And what’s directly across the street from this amazing new high-tech work place of the future? Single family homes built in the 1950’s and 1960’s on 6,000+ square foot lots. These homes range in size between about 1,200 and 1,700 square feet, and start at about $1 million. For a tear down.
Now, you would think that given the intensive use of the new Apple Campus that there might be some new residential development going on. Some new townhouses, or perhaps some multi-story condo projects such as you’d find in big cities almost anywhere in the world. If you thought that – you’d be half-right. There is some of that going on – but not anywhere near the new Apple Campus that I can see, and certainly not in sufficient quantity to meet anything close to demand.
And why is that?
In a nutshell: planning and zoning. The cities of Cupertino and Sunnyvale have not updated their zoning rules to permit higher density housing. And that’s true in most places in the Bay Area and the surrounding counties. The zoning which is in place was designed for a low-density, suburban, automobile-based lifestyle. With the exception of San Francisco, virtually the entire Bay Area has been planned and built for a bygone era.
Cities and counties in northern California work assiduously to keep population density low, usually permitting only the slowest of growth. This is achieved through the strict enforcement of planning and zoning regulations. For the most part, these zoning regulations enjoy broad popular support. If you paid $1.5 million for one of these 1950’s ranch houses on your 6,000 square foot lot, would you want to see the other ranch houses nearby torn down and a mid-level apartment block go in down the street? I’m guessing not.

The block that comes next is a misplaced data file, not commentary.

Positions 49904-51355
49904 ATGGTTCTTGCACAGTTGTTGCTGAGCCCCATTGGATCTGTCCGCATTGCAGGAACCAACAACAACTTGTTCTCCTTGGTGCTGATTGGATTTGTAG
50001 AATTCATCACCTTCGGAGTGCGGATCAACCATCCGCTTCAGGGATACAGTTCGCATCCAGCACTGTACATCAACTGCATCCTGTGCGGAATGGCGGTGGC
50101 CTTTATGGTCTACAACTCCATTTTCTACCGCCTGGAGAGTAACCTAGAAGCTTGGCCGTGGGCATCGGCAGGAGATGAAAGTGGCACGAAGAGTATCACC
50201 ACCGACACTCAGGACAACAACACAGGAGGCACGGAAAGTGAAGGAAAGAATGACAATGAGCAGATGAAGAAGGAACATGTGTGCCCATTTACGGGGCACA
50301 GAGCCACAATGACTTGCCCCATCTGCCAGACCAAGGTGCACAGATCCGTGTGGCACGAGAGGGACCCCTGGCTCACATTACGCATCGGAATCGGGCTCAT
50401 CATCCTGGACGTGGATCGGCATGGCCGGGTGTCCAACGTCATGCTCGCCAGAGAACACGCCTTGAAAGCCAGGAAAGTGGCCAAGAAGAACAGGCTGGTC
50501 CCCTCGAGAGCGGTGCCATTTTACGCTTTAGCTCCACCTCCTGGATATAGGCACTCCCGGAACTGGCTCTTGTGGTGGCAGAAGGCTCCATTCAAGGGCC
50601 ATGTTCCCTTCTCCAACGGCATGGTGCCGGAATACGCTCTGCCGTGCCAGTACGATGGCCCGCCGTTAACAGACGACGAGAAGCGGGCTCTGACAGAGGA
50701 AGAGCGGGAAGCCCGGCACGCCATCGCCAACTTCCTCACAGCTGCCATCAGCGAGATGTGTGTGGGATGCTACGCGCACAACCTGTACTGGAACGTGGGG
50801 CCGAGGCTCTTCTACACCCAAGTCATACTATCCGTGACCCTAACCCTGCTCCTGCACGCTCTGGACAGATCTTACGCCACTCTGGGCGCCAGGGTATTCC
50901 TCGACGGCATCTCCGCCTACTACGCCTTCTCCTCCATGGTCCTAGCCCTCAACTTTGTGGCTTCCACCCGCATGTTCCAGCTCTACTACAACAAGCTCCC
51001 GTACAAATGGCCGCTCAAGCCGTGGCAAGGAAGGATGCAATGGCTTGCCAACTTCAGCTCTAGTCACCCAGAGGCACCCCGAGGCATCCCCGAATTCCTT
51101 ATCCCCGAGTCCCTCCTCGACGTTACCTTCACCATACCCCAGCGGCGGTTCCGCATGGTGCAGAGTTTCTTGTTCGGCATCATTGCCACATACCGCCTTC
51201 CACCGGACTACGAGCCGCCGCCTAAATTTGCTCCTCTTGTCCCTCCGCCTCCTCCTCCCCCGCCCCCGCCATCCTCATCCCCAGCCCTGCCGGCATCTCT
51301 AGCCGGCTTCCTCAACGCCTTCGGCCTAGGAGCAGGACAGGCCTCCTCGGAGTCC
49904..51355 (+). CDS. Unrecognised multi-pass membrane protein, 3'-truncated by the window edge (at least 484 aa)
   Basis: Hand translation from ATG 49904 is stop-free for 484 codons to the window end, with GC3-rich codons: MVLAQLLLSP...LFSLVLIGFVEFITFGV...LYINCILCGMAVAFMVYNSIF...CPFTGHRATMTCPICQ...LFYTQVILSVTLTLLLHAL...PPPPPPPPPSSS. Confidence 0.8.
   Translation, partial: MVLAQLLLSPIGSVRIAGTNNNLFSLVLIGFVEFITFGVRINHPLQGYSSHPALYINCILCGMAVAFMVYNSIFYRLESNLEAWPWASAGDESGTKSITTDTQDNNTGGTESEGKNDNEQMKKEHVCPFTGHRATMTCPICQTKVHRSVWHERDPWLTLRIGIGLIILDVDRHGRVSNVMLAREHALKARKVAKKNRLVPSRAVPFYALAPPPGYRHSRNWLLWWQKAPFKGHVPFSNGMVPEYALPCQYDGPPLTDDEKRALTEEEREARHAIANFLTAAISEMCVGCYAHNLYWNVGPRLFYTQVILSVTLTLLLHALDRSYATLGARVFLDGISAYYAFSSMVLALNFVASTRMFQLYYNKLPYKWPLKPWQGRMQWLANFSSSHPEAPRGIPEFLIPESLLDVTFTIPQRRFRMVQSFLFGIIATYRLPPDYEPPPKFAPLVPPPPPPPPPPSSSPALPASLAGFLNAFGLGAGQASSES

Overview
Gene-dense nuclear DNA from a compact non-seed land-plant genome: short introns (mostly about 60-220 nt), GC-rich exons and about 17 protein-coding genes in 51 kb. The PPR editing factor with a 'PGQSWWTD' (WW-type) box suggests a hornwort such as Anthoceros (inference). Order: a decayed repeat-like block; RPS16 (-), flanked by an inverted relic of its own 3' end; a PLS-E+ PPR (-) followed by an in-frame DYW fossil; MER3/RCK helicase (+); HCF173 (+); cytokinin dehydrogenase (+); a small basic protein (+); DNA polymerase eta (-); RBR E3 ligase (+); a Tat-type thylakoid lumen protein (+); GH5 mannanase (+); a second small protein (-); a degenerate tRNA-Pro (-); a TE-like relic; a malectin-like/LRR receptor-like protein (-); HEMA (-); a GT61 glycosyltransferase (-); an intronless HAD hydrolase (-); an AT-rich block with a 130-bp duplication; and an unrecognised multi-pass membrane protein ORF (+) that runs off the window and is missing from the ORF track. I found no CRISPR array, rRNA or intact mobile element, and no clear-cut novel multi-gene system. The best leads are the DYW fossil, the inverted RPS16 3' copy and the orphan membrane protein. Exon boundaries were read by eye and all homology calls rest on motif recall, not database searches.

You know what they say: real estate is a great investment because they’re not making more of it. Actually, that’s not exactly true. They’re making more of it in Dubai, where they are building artificial islands in the gulf. They’ve done it all throughout San Francisco’s history, where the bay has been continually filled in to create more real estate. While that kind of development is no longer viewed favorably in northern California, there are other ways of creating more real estate: by subdividing what currently exists into smaller parcels.